The 1918 pandemic, the nation’s capital, and the making of Charles Drew
The column was first published by Port of Harlem magazine on July 2. (PortOfHarlem.net)
There was a time not long ago at the end of the First World War, when another killer virus stalked planet Earth. The book World History by AMSCO describes its beginnings:
War-related deaths continued past Armistice Day in the form of an influenza epidemic. Under peacetime circumstances, a virulent disease might devastate a concentrated group of people in a particular region.
However in 1918, millions of soldiers were returning home as the war ended. As they did, they had contact with loved ones and friends, thereby facilitating the spread of the flu. In 1919, the epidemic became a pandemic (a disease prevalent over a large area or the entire world), killing 20 million in Europe, the United States, and elsewhere. India alone may have lost 7 million to the disease.
There were many Americans who believed, however, that if there was one city in one nation that could beat this relentless plague, it was Washington, D.C., the capital of the United States. This is the little known story of the American capital and its response to the first pandemic of the 20th century.
In September 1918, the flu, at first thought to be just a soldiers’ disease, began to strike the District. In Washington, “A History of the Capital, 1800 to 1950,” C.M. Green recalled that: by September 21, it had hit the overcrowded capital with a force that broke down the reporting service and swamped doctors with desperately ill and dying patients.
Both Commissioner Gardiner and General Knight were stricken and Board of Commissioners President Brownlow and the new health officer, Dr. Fowler, closed the theaters, the movie houses, the churches, and most of the shops, persuaded the school board to close the schools, and with the cooperation of the Visiting Nurses Association, the Red Cross, and a volunteer motor corps, opened nursing centers in four or five schoolhouses. But the epidemic spread. Physicians and nurses caught the disease. Every hospital bed in the city was filled. At one point, George Washington Hospital, one of the largest, had every bed occupied and not a single nurse on duty.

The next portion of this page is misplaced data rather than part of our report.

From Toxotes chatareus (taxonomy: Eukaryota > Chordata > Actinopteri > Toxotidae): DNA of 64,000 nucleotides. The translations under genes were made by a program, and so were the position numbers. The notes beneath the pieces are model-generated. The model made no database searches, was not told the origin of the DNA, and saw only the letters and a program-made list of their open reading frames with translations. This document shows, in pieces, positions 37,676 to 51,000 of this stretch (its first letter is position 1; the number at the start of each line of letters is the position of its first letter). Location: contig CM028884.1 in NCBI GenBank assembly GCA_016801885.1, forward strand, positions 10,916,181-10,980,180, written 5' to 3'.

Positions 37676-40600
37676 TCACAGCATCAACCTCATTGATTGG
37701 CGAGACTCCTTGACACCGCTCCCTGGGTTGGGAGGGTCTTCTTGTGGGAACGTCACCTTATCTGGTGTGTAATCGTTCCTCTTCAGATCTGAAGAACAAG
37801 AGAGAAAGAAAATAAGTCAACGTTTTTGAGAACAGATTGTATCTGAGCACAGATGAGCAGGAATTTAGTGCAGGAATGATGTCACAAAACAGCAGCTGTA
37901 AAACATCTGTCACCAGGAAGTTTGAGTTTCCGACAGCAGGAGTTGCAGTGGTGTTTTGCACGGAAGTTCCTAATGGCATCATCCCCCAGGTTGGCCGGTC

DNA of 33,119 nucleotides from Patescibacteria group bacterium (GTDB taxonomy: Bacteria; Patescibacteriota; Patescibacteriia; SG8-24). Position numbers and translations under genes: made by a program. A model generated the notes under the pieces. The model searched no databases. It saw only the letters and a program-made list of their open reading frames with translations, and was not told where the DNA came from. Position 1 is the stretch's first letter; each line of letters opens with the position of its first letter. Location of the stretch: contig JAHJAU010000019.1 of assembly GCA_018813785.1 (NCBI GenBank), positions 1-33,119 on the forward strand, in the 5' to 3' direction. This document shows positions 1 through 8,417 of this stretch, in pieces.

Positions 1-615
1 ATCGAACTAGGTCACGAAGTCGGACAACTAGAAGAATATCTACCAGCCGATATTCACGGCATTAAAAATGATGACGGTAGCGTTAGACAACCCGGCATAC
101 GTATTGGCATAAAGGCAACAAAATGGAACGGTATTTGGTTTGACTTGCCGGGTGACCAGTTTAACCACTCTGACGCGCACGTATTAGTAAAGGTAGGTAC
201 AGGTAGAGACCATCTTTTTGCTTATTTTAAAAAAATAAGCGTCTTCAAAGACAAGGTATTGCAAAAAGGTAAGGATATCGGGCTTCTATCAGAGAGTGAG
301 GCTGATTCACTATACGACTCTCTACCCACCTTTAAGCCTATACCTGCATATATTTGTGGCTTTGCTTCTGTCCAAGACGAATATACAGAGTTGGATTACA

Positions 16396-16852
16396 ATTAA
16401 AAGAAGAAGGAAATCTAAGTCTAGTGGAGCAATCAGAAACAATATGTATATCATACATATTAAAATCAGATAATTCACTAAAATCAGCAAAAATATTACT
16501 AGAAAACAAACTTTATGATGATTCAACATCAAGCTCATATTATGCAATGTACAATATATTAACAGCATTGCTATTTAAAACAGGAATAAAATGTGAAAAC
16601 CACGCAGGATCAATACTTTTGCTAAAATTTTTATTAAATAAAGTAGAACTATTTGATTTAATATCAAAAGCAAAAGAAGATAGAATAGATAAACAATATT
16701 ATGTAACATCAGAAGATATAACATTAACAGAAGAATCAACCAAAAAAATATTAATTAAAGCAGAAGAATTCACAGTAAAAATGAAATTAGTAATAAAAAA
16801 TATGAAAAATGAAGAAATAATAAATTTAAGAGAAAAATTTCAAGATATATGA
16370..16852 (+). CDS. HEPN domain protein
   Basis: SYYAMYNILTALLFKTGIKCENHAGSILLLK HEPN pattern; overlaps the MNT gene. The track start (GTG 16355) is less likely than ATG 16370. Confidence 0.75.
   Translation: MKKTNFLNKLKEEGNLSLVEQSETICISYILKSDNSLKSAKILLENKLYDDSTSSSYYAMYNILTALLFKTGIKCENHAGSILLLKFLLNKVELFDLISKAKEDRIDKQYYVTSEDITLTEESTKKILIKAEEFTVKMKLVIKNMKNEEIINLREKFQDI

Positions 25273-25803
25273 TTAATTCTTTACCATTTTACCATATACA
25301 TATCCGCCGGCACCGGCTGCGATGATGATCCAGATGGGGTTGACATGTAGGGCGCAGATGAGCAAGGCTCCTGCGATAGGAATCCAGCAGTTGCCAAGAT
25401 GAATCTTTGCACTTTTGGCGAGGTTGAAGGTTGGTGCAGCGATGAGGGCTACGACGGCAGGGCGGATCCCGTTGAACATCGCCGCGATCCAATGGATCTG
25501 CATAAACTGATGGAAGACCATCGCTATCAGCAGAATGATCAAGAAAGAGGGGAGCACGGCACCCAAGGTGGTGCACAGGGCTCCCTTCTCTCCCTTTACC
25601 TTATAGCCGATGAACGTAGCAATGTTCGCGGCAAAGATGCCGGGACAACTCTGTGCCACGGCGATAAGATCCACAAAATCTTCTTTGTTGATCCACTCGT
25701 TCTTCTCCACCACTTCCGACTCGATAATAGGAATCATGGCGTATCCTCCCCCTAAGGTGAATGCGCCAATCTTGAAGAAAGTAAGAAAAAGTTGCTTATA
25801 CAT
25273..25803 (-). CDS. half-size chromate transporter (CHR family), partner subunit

With half the trolley motormen on the sick list, street-car service was utterly disrupted. And as the death toll mounted, there were neither coffins nor gravediggers enough to meet the emergency.
The first death in D.C. was John Clore, a White railroad brakeman who died at Sibley Hospital. The Public Health Service opened a temporary hospital at 612 F Street, N.W. The disease even made its way into the White House where President Wilson and several staffers were stricken.
African Americans residents of the city were initially given little thought. A small Jim Crow medical facility was finally set up for them in October at the Armstrong School at First and P Streets, N.W. A tiny contingent of Black nurses was recruited around this time to address the medical needs of returning Black doughboys. Among these women was Aileen Cole Stewart of Seattle, Washington, who had been trained at the Howard University School of Nursing.
The authorities instructed citizens to stay off streetcars and to postpone meetings and public gatherings. Churches were closed. Businesses were placed on staggered hours although playground hours were expanded. There was debate on the wearing of masks, a doctor, H.S. Mustard, did not believe in them, calling them “an absurdity.”
Desperate and dying people were eager to purchase snake oil cures sold by quacks. Local newspapers carried ads for a potion called “Laxative Bromo Quinine,” which came in tablets that claimed to remove the cause of “Colds, Grip, and Influenza” by destroying germs because it acted as a laxative and tonic.
Anyone with any medical background was pulled in to help fight the sickness. Marines from Quantico were brought in to dig graves. Coffins bounds for other cities sitting in the local railyards were commandeered for use in the city.
Deaths declined slightly in November but a surge was reported in December with nearly 350 people dying each day. The online Influenza Archive reports that: Washington D.C.’s influenza epidemic continued throughout the rest of the year and into early February, 1919 albeit with reduced case numbers. Between October 1, 1918 and February 1919, some 33,719 Washingtonians fell ill with influenza, with 2,895 of them succumbing to the disease. The result was one of the more devastating epidemics in the nation; an excess death rate of 608 per 100,000.
The cost to African Americans in the nation’s capital we know was disproportionate. Separate but equal never was, as far as the health of city’s Black residents of that day.
And many of the same ills that affected them still exist today. Current estimates take the international death toll as high as 50 million with 675,000 deaths in the U.S., more than all the wars of the 20th century. Yet there are few memorials to the pandemic and its terrible cost; in America (a plaque in Colorado, a huge stone bench in Vermont) and not much overseas. The world was eager to forget the suffering and move on.
But not everyone has forgotten, there are a handful of elders, nonagenarians and centenarians, who still vividly recall the loss of family members. One young man remembered losing his sister, Elsie, to the influenza virus in 1920; it was her death that made him, her older brother, Charles choose medicine as his life’s great endeavor. Elsie’s and Charles last name was Drew.
Editor’s Note: Charles Drew pioneered methods of storing blood plasma for transfusion and organized the first large-scale blood bank in the U.S.
C.R. Gibbs is a historian and scholar based in D.C. Free lectures, videos, and audio by him are available at PortOfHarlem.net/cgibbs.